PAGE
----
It was three weeks before Christmas, but there was a perception among
NBA general managers that Bryan Colangelo, the Raptors GM, was holding
a perpetual Boxing Day sale.
Colangelo’s squad was struggling, playing .350 ball after 20 games. His
all-star forward, Chris Bosh, a soon-to-be free agent of undecided
allegiance, was fresh from slouching through a 31-point loss in Atlanta
and proclaiming: "We’re just not a good team." And callers to
Colangelo’s phone were mostly of one description: Bargain hunters
looking to cart off Bosh at a discount.
No such luck. Fast forward 27 games, during which the resurgent Raptors have played .667 hoops. The tone, on the phone and on the floor, has changed.
"The calls are a lot less frequent, and it’s a lot less focused on Bosh. Everybody starts with, `Well, apparently you’re not trading Bosh, so can we talk about so-and-so?’" Colangelo said Friday. "Our intention is, we’re not going to move him, so we’re not discussing a scenario (that includes Bosh)."
How to explain the turnaround that has put Toronto on a four-game winning streak heading into Sunday’s home game against the Indiana Pacers? There’s been an overhaul of the defensive system that has transformed the Raptors from laughable to respectable. Bad shooting nights, once a sure trigger for a lax effort, no longer lead to complete capitulation, and the list of positive change is longer. And some within the club still give credit for it all to an hour-long meeting on Dec. 4 in the visitors locker room at the Verizon Center in Washington, D.C.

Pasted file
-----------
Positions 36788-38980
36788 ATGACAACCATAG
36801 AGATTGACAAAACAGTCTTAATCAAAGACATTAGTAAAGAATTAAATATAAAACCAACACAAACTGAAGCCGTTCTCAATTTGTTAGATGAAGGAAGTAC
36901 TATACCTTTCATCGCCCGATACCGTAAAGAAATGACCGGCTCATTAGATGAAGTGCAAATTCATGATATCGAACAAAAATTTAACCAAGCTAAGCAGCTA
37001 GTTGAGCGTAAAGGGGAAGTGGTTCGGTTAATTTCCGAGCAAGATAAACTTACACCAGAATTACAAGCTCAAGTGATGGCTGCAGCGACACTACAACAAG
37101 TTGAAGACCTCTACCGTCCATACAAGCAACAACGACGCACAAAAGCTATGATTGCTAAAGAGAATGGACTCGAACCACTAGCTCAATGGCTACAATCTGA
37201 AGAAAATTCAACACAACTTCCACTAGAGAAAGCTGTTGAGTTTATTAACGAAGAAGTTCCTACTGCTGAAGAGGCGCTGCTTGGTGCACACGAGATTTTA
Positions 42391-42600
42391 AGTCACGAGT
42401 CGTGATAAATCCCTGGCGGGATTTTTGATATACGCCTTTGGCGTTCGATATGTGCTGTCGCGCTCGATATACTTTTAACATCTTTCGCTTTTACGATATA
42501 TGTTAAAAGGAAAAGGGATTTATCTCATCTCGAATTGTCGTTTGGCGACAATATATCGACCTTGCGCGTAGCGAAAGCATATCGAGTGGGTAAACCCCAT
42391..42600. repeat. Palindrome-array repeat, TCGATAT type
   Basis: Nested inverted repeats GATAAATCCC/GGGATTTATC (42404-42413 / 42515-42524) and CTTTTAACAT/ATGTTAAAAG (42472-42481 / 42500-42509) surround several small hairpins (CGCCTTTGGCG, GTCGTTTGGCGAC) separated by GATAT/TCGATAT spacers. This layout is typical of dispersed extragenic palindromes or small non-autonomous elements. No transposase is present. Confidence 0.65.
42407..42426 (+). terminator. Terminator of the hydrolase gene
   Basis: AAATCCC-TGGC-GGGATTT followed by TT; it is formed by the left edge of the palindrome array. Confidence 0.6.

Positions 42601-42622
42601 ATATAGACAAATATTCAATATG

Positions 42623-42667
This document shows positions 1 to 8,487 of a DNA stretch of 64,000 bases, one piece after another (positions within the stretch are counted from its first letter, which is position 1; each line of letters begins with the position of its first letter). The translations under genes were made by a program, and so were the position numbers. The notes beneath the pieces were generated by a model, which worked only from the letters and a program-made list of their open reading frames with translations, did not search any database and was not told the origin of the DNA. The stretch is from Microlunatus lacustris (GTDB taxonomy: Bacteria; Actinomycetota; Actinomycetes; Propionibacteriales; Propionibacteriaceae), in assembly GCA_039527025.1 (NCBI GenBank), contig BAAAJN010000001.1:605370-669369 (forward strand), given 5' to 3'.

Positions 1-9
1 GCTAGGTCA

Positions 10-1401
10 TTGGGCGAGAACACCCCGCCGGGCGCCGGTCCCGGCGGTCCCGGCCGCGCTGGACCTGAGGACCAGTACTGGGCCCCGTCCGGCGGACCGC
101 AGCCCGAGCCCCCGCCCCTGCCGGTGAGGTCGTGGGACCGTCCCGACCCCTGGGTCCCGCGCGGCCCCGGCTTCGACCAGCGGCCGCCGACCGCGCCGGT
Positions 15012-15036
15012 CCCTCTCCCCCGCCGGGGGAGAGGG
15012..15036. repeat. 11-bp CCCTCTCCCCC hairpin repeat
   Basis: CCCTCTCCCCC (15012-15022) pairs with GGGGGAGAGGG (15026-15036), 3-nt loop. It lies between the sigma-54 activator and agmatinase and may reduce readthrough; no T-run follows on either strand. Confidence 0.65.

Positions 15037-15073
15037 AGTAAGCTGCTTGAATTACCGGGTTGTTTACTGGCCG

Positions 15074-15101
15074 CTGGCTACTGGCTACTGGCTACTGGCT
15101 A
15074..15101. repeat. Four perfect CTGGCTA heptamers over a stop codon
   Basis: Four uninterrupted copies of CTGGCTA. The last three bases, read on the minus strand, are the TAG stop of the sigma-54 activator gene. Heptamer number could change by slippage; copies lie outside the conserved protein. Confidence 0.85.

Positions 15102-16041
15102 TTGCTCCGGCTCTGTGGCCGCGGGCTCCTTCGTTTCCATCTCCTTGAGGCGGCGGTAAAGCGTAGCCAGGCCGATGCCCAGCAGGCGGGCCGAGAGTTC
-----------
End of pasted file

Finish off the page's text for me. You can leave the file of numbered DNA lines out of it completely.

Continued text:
Are they good enough, as constructed, to win a playoff series? With less than three weeks to the Feb. 18 NBA trade deadline, it’s a question Colangelo will soon have to confront if he’s serious about advancing to the second round for the second time in the franchise’s 15-year history. Clearly the GM understands that there’s a competitive gap between the top four teams in the East and those below; Toronto, sitting fifth, has a combined 2-9 record against Cleveland, Boston, Orlando and Atlanta.